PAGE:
Even though I am passionate about natural and complementary approaches to pediatrics, I am also incredibly inspired and awed by the amazing advances and achievements of western pediatrics and the people that dedicate their lives to working with kids. I recently read two western pediatric memoirs – “Healing Children” by Kurt Newman, and “Learning to Listen” by Barry Brazelton - that I enjoyed so much I thought I would review them both. If these reviews pieque your interest, you might like to read them too.
"Healing Children” by Dr Kurt Newman
This memoir moved me to tears more times than I would like to admit! It is a fascinating account of the trials, tribulations and advances the field of pediatrics told through the lens of his own life and those of the children he has worked with. Newman expertly weaves together his own story – from his humble beginnings as a medical student, to the CEO of a large children's hospital in Washington, D.C. – with an insightful analysis of the development of his chosen field of pediatrics and the infrastructure supporting it over a period of 40 years, and most interestingly, detailed case histories from some of the brave, resilient and inspiring children he has treated and the lessons they taught him.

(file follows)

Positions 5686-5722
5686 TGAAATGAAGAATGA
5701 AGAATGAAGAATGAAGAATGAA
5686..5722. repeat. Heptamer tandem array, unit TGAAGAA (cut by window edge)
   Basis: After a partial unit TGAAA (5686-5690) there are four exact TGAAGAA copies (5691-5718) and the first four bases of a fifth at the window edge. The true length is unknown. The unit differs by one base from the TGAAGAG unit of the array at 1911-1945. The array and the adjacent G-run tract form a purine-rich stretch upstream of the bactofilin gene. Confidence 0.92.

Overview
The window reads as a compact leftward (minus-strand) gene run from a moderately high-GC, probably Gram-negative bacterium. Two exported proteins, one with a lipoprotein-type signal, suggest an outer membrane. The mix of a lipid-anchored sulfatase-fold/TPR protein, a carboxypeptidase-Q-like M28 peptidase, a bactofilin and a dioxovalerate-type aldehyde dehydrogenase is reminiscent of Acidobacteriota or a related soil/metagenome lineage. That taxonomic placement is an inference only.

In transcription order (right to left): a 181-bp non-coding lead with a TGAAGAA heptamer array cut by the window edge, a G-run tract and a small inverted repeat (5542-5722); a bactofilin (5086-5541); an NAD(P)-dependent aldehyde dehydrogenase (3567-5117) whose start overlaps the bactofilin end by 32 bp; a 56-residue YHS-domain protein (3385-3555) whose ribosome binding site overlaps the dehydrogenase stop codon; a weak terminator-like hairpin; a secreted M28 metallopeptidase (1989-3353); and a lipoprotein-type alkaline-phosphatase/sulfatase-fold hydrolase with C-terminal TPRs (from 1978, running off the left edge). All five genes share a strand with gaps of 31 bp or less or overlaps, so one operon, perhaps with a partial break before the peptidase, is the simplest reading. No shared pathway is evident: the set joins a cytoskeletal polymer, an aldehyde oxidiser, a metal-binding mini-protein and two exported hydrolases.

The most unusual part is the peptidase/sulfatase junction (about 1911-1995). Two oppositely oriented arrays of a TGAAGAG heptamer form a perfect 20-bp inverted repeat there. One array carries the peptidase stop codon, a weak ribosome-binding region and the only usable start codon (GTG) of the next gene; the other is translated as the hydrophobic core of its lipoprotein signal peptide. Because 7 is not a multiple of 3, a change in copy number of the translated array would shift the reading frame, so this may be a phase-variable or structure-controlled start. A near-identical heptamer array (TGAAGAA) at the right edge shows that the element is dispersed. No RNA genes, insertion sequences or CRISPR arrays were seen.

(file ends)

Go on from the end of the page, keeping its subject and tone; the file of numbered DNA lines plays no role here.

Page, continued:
Many of his stories directly weave all three of these elements together in a few short pages. For example, he described one night when he was on a date with a nurse, and was called into surgery. He took her with him, hoping to impress her. The surgery was unprecedented in its complexity – a baby had been born with several of his organs on the outside of his body. He completed the surgery successfully and on the way home, expected to be lavished with praise. Instead, he said, he 'got walloped'! The nurse had been shocked at how the whole surgical team had left the baby alone, emotionally (and physically at times) – cold, scared and exposed in the frigid Operating Room. Having never considered this before, Newman took this criticism on-board and never left a child or baby alone again, began to advocate for the emotional wellbeing of children undergoing surgey, instituted this as hospital policy when he was in a position to do so – and ended up marrying the nurse!